When last Zimbabwe was in the news, people were dying of cholera, there was a huge inflation rate that made the local dollar worthless, and the opposition leader Morgan Tsvangirai’s MDC party, along with an MDC offshoot, had agreed to make a unity government with the President Mugabe.

But although the verbal agreement was that Tsvangirai’s party was to get real power, including the ability to run the army and police, after signing the paper, Mugabe claimed he had not agreed to this.

But with South Africa pressuring both sides, the Unity government settled into action.

The currency was replaced with foreign currency: the US Dollar, the Euro and the South African Rand can now be legally sent to family from the Zimbabwean diaspora to buy food and other goods, without the loss of it’s value by inflation or the danger of having to go through the black market to exchange to the local currency.

And another hopeful sign: The courts released Human Rights Activist Jestina Mukoko, declaring her innocent. (Her only crime had been to document human rights violations and violence during two previous elections: The violence was one reason that Morgan Tsvangirai withdrew his name from the run off election).

Even the Cholera epidemic calmed down.

With the Unity government, although the US and some of Europe has refrained from open aid to the government, nevertheless aid is being funneled via NGO’s and some governments such as China are sponsoring business deals, in the hopes that things will settle down and their investment won’t be stolen.

But in recent days, violence has flared up again. Roy Bennett, a white Zimbabwean and cabinet member in the Tsvangirai government, has been arrested for “treason”, and as a result, Prime Minister Tsvangirai is withdrawing from the so called “unity government”, and appealing to South Africa and other African leaders to stop the violence.

Bennett’s arrest was the last straw, because it came after numerous reports of opposition MDC party activists being attacked, beaten up, or arrested on trumped up charges.

From the NYTimes:

Mr. Tsvangirai laid out a broad array of grievances. He accused Mr. Mugabe’s party, ZANU-PF, of selectively using the law to punish his legislators, putting 16,000 members of its youth militia on the government payroll and remilitarizing the countryside on bases used in last year’s discredited election to organize a campaign of terror against his supporters.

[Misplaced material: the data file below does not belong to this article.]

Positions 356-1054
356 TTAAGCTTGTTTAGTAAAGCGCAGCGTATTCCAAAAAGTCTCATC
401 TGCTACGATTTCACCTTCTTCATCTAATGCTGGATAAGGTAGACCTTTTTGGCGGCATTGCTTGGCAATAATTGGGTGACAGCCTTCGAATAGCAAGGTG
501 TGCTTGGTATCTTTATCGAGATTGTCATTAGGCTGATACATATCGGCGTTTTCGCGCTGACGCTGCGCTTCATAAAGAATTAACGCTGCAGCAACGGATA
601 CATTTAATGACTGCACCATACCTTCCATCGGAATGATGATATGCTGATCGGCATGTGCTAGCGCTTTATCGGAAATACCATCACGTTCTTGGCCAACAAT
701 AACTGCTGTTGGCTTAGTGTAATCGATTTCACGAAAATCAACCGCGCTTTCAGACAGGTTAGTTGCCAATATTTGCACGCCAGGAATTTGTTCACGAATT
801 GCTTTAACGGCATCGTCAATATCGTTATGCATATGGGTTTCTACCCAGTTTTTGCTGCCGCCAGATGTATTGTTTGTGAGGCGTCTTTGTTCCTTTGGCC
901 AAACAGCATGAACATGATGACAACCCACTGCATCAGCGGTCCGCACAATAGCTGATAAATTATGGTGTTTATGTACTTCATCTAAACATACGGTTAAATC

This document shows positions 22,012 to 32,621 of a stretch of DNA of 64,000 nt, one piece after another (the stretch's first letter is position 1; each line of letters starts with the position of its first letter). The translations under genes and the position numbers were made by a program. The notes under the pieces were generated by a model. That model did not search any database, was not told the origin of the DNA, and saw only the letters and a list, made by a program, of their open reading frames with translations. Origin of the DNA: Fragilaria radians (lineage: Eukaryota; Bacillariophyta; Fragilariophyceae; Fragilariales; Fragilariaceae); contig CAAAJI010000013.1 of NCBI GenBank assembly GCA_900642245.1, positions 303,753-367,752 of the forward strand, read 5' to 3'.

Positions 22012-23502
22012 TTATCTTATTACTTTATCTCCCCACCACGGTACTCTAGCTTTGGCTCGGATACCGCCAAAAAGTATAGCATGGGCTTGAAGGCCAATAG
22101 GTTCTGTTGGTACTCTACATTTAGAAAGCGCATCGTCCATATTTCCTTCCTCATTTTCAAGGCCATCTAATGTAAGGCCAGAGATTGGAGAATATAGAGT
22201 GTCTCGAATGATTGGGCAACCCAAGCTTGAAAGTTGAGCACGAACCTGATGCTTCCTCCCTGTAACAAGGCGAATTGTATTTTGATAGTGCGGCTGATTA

One MDC leader was arrested for playing an anti Mugabe song on his car radio. Eight other members of the MDC have been arrested for various charges since the Unity government formed last February. The latest harassment was a raid on the house of Secretary General Tendai Biti, where his house was ransacked, papers were stolen, and his employees were assaulted.

Those who work in NGO’s are not immune. Human rights lawyer Alec Muchadehama has been arrested last month on charges of “contempt of court”.

But the latest news is that Victoria Falls police arrested NANGO board chairperson Dadirai Chikwengo and Chief Executive Officer Cephas Zinhumwe for holding an “illegal meeting”.
The meeting was a regularly scheduled annual meeting with over 100 attendees, where various humanitarian problems, HIV, and human rights issues, were discussed.

NANGO stands for “National Association of Non Government Organizations”, and is not political, having been around since  1962 and helps coordinate hundreds of NGO’s working to improve Zimbabwe.

Their “crime”? Issuing a statement about the continuing violence in Zimbabwe. (statement HERE).

So the human rights situation in Zimbabwe continues to deteriorate.


Nancy Reyes is a retired physician living  in the rural Philippines. She writes about Human rights in Zimbabwe at Makaipa Blog.

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